[![Haswell die photo, c/o Anandtech](images/HSW_Wafer_03.jpg "Haswell die photo, c/o Anandtech")](http://www.anandtech.com/show/7003/the-haswell-review-intel-core-i74770k-i54560k-tested/5)
CIS 501: Computer Architecture Spring 2015
### Course Information
**instructor**: [Joe Devietti](http://www.cis.upenn.edu/~devietti/)
**when**: Monday/Wednesday 1:30-3:00pm
**where**: Berger Auditorium in the basement of [Skirkanich Hall](http://www.facilities.upenn.edu/maps/locations/skirkanich-hall)
**contact**: [**piazza**](https://piazza.com/class/i4lg7532cd62ex), [**email**](mailto:cis501@cis), [**canvas**](https://canvas.upenn.edu/courses/1270840)
**lecture recordings**: [mediasite](https://ex.cts.isc.upenn.edu/Mediasite/Catalog/Full/1123c78526fe419eaa2f9d14fde06d0821)
**TAs**: Liang Luo and Akshitha Sriraman
**Graders**: Honnesh Ramachandra and Nivedita Velagaleti
+ Liang: Mondays 5-6pm in Levine 5th floor breakout space by elevators
+ Joe: Tuesdays 2-3pm in Levine 572
+ Akshitha: Thursdays 3-4pm in Levine 5th floor breakout space by elevators
### Course Description
This course is a graduate course on computer architecture with an
emphasis on a quantitative approach to cost/performance design
tradeoffs. The course covers the fundamentals of classical and modern
processor design: performance and cost issues, instruction sets,
pipelining, caches, physical memory, virtual memory, I/O superscalar
and out-of-order instruction execution, speculative execution, long
(SIMD) and short (multimedia) vector execution, multithreading, and an
introduction to shared memory multiprocessors.
CIS 501 is a graduate-level course on computer architecture that
assumes significant prior knowledge of computer organization and
architecture. You should already be familiar with hardware caches,
instruction execution pipelines, basic logic design, and some
assembly-level programming. Students are expected to have had a course
that covers the material in a textbook such as Patterson and
Hennessy's "Computer Organization and Design: The Hardware/Software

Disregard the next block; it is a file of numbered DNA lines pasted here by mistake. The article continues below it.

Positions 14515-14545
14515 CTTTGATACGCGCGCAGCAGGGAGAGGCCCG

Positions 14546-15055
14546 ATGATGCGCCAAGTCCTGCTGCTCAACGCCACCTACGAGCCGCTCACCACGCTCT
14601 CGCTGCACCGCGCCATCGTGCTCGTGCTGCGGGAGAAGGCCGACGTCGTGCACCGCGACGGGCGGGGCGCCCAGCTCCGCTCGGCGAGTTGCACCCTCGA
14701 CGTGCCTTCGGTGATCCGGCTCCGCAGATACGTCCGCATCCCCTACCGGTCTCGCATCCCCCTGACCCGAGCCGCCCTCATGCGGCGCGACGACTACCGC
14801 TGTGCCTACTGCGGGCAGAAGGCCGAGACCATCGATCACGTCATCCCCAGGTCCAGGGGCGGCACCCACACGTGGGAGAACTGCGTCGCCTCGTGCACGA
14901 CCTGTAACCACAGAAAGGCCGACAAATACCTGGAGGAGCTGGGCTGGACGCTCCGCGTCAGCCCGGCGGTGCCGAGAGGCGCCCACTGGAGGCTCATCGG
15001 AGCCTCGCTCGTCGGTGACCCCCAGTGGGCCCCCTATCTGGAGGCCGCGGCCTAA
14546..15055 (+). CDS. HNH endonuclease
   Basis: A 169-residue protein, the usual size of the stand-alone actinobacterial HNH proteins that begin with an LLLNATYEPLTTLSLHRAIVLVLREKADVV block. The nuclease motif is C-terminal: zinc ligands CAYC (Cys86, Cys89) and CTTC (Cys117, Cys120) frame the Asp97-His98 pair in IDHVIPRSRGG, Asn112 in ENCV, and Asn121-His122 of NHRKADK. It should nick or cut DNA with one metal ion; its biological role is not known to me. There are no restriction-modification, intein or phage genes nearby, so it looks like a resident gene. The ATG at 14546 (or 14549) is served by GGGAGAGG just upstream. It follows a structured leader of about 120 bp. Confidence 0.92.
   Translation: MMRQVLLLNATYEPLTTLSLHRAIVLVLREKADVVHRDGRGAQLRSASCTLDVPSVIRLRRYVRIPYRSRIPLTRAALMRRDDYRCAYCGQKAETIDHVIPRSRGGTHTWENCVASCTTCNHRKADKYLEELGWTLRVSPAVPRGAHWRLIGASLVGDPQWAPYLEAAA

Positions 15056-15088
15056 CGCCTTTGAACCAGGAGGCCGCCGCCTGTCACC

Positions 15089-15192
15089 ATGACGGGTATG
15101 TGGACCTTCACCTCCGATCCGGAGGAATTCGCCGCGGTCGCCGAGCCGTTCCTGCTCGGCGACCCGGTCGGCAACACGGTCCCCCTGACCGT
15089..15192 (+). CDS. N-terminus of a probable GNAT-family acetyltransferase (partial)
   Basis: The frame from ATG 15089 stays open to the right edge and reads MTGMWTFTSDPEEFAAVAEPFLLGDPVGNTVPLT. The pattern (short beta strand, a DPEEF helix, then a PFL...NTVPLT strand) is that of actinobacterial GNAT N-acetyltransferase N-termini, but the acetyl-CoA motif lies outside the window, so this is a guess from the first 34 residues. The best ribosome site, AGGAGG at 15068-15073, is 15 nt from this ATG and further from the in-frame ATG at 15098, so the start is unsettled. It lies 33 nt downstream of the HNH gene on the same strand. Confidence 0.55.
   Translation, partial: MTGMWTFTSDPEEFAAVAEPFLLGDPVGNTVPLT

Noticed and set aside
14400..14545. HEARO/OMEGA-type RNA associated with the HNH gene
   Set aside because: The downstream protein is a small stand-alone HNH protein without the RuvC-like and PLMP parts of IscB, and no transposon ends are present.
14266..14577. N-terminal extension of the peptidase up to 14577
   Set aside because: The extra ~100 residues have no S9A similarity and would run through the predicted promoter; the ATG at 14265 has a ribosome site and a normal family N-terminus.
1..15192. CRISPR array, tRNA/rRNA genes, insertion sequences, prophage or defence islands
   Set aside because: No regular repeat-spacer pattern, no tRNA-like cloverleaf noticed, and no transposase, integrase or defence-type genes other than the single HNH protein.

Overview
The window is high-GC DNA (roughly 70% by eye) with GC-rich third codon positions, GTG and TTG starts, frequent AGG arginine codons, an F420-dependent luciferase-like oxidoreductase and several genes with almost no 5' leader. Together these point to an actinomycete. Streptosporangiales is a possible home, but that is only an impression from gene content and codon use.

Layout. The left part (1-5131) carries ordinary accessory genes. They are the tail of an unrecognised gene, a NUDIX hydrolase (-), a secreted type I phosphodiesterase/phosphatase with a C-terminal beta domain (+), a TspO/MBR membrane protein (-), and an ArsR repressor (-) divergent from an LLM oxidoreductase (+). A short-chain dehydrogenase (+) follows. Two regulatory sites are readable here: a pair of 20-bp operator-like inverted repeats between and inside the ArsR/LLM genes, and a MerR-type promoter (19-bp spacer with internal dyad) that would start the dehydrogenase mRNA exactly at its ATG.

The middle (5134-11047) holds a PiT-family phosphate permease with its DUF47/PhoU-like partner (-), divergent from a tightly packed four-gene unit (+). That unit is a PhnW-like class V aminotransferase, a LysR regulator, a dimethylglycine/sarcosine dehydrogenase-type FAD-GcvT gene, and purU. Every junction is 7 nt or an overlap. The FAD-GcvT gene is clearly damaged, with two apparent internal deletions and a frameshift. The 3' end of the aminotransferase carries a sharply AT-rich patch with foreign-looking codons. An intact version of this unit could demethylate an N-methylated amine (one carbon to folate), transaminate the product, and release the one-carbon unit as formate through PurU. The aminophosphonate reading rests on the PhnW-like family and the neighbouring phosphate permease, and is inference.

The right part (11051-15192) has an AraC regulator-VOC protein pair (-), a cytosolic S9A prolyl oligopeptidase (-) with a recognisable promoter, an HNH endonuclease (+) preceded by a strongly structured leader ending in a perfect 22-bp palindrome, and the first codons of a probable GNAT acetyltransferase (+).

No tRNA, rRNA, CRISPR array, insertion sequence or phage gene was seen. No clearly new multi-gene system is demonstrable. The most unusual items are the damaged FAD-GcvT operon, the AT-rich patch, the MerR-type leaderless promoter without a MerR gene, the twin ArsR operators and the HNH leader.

Interface". Penn's [CIS 371](http://www.cis.upenn.edu/~cis371/) is an
example of such a course.
If you do not have the appropriate background, you should either 1)
not take this class or 2) spend significant time reviewing the
textbook and lecture notes from [CIS 371](http://www.cis.upenn.edu/~cis371/).
### Course Materials
There is *no required textbook* for this course.
For additional review, students may find [Microprocessor Architecture:
From Simple Pipelines to Chip
by Jean-Loup Baer to be helpful. There is an electronic version of
this book at [Cambridge Books
Online](http://dx.doi.org/10.1017/CBO9780511811258) that up to 3
students can view at one time from the Penn network.
If you have no undergraduate coursework in computer architecture you may also want to acquire a copy of Patterson and Hennessy's [Computer Organization and Design: The Hardware/Software Interface](http://textbooks.elsevier.com/web/product_details.aspx?isbn=9780123747501). The Penn Library provides unlimited access to [an online version of this book](http://hdl.library.upenn.edu/1017.12/876659).
Paper Reviews: 5%
Midterm exam: 30%
Final exam: 45%
There will be a **midterm exam** and a **final exam**. The final exam
will be cumulative and will be held during the final time slot for the
course. The final exam will also count as the PhD Architecture WPE I
There will be several **homework assignments**, consisting of problems
to be worked out by hand and/or coding of simulations. You are granted
two 48-hour "grace" periods, and can use at most one per
assignment. If you'd like to use a grace period, just email me and I
will unlock the assignment on Canvas, no questions asked. No